Further complicating Teresa’s time is her obnoxious daughter, Andrea (Dolores Parados), who, just before her 18th birthday, begins unknowingly sleeping with Teresa’s student and former lover, Daniel (Rodrigo de la Rosa). Daniel is bitter that Teresa dumped him. Parados begins the season very immature, and she allows Andrea to age nicely over the course of the thirteen episodes, actually becoming one of the most interesting women in the show by the finale.
Teresa’s ex-husband, Santiago (Marco Antonio Trevino), a governor running for president, forces her into the job, and keeps trying to stop her from quitting. He is a fairly noble man. Though he has made some bad mistakes, he tries to keep his office clean, and deserves credit for that. Of course, it doesn’t help that Santiago also hires his lover, Isabel (Silvia Carusillo), as the head of prison security.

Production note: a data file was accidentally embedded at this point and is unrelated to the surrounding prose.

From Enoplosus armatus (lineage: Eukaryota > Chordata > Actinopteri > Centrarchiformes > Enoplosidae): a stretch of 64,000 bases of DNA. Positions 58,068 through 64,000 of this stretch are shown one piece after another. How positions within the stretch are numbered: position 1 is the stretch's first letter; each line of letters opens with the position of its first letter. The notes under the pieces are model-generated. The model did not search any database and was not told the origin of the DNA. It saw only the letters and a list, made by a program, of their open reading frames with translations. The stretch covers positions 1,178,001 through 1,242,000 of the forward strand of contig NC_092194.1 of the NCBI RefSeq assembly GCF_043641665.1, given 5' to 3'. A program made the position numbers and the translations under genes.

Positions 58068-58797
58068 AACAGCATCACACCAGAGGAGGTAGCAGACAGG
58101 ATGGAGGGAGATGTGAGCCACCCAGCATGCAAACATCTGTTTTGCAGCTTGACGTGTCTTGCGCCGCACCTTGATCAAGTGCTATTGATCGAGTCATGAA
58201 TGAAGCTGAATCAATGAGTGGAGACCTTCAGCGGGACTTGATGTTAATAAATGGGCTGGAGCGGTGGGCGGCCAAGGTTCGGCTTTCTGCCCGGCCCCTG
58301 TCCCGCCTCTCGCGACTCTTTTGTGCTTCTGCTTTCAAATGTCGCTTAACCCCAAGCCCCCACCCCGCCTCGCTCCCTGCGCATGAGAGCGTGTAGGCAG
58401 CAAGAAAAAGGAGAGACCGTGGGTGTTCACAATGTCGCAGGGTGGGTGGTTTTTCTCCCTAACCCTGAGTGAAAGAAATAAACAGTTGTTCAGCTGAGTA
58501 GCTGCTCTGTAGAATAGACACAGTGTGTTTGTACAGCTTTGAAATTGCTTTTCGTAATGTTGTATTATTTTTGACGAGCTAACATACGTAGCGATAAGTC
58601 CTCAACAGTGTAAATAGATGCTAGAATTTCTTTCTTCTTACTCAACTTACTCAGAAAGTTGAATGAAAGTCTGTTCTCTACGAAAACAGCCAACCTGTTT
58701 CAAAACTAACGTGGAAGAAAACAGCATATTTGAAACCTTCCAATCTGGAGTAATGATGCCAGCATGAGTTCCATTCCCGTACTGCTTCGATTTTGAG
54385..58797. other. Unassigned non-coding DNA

If that sounds like a lot, it’s because it is. Capadocia‘s plots are intricate and linked together in numerous ways. Teresa is at the center of many of them, and Heredia is an expert at the various emotions that have to constantly dance across Teresa’s face. She is a woman with many stresses, who is barely keeping it together, especially as the season comes to a close, which has surprises that cannot be spoiled. Throughout, the actress proves her far above average talent repeatedly.